Stanza 4: Lines 1 and 2! VERY important lines, especially if this really is the narrator talking to herself! If I'm correct in that analysis, than these lines are saying that the answer that was being sought after was NOT foind in death. The moon is like a mother figure almost, just like the sun as a father figure. It being an almost cold representation in the night sky, it could even be said to represent death itself. Sadness, too, resides in the bounds of that circular mirror. Therefore, according to the narrator, the answer to the ultimate question of life, the universe, and everything (no, not "What is 6 times 9?") cannot be found in death, and that the moon (death, sadness, or some kind of goddess as some religions paint her to be, I believe) keeps it for herself. The end of the poem, the very last 4 lines (took long enough to get here, eh?) continues my belief that this part is about someone talking to themself as a compairason to Eve, though it could possibly be Adam still, though I don't think it is. Sure, it could still be Adam, and if so, than Adam talking to Eve, only being done metaphorically (i.e. some guy talking to his lover). I just don't think so.
All in all, I think part II is about the loss of innocence, and even then, the whole poem is about regret. I'm not entirely sure where I'm comming from with that particular analysis, which sounds rather silly after all the above drivel, but that's all I can really say...unless...
Okay, how 'bout this, part I is about something almost concrete, using abstract language and concrete language to describe it as the downfall towards and including death. Part II is almost entirely abstract, using, once again, both concrete and abstract language to illustrate the downfall of innocence and the regret that it leaves. (If you're not sure what I'm talking about, I'll just fill you in. Please don't take offence if you do know what concrete and abstract language are. If not, think of them in terms of video. Concrete language can be filmed and abstract language cannot. Examples: "I saw you slowly pass through / To that parody of life," is abstract; "I'm still waiting / For my sojourn in Eden" is concrete.)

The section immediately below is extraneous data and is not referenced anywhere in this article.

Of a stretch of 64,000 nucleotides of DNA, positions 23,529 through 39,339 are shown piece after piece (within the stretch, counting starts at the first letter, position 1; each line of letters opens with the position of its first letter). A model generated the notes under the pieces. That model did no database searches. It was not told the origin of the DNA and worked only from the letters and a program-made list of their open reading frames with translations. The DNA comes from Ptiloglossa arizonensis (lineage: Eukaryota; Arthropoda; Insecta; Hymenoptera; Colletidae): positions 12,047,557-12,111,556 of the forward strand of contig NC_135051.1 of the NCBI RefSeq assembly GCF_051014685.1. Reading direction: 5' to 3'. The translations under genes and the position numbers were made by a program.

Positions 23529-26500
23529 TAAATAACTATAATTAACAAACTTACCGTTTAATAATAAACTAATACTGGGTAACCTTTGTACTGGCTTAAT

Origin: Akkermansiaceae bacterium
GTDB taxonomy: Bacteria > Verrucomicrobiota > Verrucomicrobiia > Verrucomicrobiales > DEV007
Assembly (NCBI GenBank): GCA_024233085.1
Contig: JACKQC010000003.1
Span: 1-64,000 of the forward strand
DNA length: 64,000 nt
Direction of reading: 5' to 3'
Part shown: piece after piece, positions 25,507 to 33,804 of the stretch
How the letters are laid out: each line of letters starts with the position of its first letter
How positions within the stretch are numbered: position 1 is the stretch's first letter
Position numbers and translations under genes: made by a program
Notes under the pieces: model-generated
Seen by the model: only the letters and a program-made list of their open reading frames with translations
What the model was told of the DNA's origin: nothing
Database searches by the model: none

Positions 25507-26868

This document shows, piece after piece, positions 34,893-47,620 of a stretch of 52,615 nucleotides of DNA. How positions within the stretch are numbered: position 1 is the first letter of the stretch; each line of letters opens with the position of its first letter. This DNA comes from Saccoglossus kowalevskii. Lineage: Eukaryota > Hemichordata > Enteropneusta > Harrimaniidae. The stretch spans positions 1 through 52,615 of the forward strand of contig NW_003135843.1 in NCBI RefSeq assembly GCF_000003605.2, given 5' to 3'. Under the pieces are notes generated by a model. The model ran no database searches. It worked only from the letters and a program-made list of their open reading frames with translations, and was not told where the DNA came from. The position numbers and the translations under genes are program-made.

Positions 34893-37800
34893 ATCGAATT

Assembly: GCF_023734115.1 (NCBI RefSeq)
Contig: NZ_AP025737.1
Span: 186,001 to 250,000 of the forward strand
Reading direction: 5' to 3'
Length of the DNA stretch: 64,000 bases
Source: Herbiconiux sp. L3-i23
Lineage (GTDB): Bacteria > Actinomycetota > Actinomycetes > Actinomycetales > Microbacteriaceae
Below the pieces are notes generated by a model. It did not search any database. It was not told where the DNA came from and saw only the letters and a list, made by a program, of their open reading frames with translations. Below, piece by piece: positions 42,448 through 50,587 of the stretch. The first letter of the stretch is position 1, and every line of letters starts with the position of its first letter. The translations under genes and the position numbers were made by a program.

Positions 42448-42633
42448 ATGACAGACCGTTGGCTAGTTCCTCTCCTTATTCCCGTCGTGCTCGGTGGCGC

Then, the poem becomes about the downfall from innocence, since essetially both parts are about that, in my interpretation at least. The regret comes from realizing that the innocence has been spoiled and that life has been wasted.
I don't know, maybe I'm just pulling this all outta my arse, but it seems about right to me. I'm sorry about writing so much, I think I've spent more than an hour writting this. I wrote an essay for english on the weekend where I tore apart a poem by Derek Walcott, and I was in the mood when I attempted to review your last poem. Then my computer crashed and I was forced to do a shorter one. Even then, mid-sentance, my computer decided to choose the submit option for me, so that's why it seems cut off at the end. Surprisingly enough, my computer cooperated with me this time. However, I was more prepared as well...to be honest, and this is really pathetic, but I wrote this review in notepad first, then copied it into the review window thingy. I did that so I could save it as I went, thus not losing half the review like I did the last time.
Anyway, I'm sure you must be out of popcorn by now, your eyes are tired, and the ironic thing is that my computer just now started to screw up! I managed to get the whole thing in without a problem, but now I'm trying to finish up with problems comming out my ears. I'm going to finish this, then check my latest upload, then shut this damn thing off.
I hope you enjoyed my analysis. I'll try not to do this kind of thing again, since I have a feeling that it'll be too big to be posted. If so, I'll e-mail the rest to you...just for the fun of it. I'm sure you'd just love to read the WHOLE thing!
Okay, now to end this off as it probably should be:
for Part I.
for Part II.
for actually bothering to read this whole ranting thing!
| mike chapter 1 . 4/3/2002
hmmmmm... nice story, good title... umm... i think the tone should be a little more... detached.